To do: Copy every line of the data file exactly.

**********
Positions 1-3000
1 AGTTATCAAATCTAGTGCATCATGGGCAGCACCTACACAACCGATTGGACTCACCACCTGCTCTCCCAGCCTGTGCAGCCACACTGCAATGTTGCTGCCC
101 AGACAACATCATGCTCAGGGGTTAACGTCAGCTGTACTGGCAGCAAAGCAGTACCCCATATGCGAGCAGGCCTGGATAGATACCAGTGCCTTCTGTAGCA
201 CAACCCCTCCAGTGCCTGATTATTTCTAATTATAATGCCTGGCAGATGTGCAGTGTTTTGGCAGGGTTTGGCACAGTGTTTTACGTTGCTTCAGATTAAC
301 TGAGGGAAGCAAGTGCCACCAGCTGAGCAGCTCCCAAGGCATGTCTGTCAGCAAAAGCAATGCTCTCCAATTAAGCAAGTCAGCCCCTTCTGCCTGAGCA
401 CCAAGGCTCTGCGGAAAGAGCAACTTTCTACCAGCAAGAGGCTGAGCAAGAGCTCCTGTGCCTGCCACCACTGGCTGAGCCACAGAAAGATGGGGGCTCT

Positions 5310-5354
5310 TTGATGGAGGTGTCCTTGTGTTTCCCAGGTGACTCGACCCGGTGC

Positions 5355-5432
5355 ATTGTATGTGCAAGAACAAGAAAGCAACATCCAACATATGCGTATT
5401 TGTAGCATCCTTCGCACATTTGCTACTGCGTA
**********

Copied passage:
Positions 1-3000
1 AGTTATCAAATCTAGTGCATCATGGGCAGCACCTACACAACCGATTGGACTCACCACCTGCTCTCCCAGCCTGTGCAGCCACACTGCAATGTTGCTGCCC
101 AGACAACATCATGCTCAGGGGTTAACGTCAGCTGTACTGGCAGCAAAGCAGTACCCCATATGCGAGCAGGCCTGGATAGATACCAGTGCCTTCTGTAGCA
201 CAACCCCTCCAGTGCCTGATTATTTCTAATTATAATGCCTGGCAGATGTGCAGTGTTTTGGCAGGGTTTGGCACAGTGTTTTACGTTGCTTCAGATTAAC
301 TGAGGGAAGCAAGTGCCACCAGCTGAGCAGCTCCCAAGGCATGTCTGTCAGCAAAAGCAATGCTCTCCAATTAAGCAAGTCAGCCCCTTCTGCCTGAGCA
401 CCAAGGCTCTGCGGAAAGAGCAACTTTCTACCAGCAAGAGGCTGAGCAAGAGCTCCTGTGCCTGCCACCACTGGCTGAGCCACAGAAAGATGGGGGCTCT

Positions 5310-5354
5310 TTGATGGAGGTGTCCTTGTGTTTCCCAGGTGACTCGACCCGGTGC

Positions 5355-5432
5355 ATTGTATGTGCAAGAACAAGAAAGCAACATCCAACATATGCGTATT
5401 TGTAGCATCCTTCGCACATTTGCTACTGCGTA